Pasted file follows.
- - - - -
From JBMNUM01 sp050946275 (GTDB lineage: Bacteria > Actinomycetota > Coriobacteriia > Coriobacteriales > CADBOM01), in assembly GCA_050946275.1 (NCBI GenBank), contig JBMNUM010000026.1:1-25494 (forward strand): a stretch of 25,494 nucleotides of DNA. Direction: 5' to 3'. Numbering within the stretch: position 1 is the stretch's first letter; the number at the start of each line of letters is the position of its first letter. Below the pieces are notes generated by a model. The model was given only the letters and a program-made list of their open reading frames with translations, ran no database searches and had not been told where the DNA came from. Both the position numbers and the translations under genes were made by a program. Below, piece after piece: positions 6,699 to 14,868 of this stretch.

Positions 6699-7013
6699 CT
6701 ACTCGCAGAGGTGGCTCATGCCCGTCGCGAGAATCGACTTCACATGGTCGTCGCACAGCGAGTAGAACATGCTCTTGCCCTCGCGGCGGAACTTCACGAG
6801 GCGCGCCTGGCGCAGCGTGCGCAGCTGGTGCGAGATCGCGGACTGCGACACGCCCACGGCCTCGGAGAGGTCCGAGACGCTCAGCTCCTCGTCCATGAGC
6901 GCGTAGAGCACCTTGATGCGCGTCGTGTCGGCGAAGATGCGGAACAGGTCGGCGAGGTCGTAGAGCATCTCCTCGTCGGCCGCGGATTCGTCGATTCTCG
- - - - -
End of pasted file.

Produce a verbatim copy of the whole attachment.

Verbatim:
From JBMNUM01 sp050946275 (GTDB lineage: Bacteria > Actinomycetota > Coriobacteriia > Coriobacteriales > CADBOM01), in assembly GCA_050946275.1 (NCBI GenBank), contig JBMNUM010000026.1:1-25494 (forward strand): a stretch of 25,494 nucleotides of DNA. Direction: 5' to 3'. Numbering within the stretch: position 1 is the stretch's first letter; the number at the start of each line of letters is the position of its first letter. Below the pieces are notes generated by a model. The model was given only the letters and a program-made list of their open reading frames with translations, ran no database searches and had not been told where the DNA came from. Both the position numbers and the translations under genes were made by a program. Below, piece after piece: positions 6,699 to 14,868 of this stretch.

Positions 6699-7013
6699 CT
6701 ACTCGCAGAGGTGGCTCATGCCCGTCGCGAGAATCGACTTCACATGGTCGTCGCACAGCGAGTAGAACATGCTCTTGCCCTCGCGGCGGAACTTCACGAG
6801 GCGCGCCTGGCGCAGCGTGCGCAGCTGGTGCGAGATCGCGGACTGCGACACGCCCACGGCCTCGGAGAGGTCCGAGACGCTCAGCTCCTCGTCCATGAGC
6901 GCGTAGAGCACCTTGATGCGCGTCGTGTCGGCGAAGATGCGGAACAGGTCGGCGAGGTCGTAGAGCATCTCCTCGTCGGCCGCGGATTCGTCGATTCTCG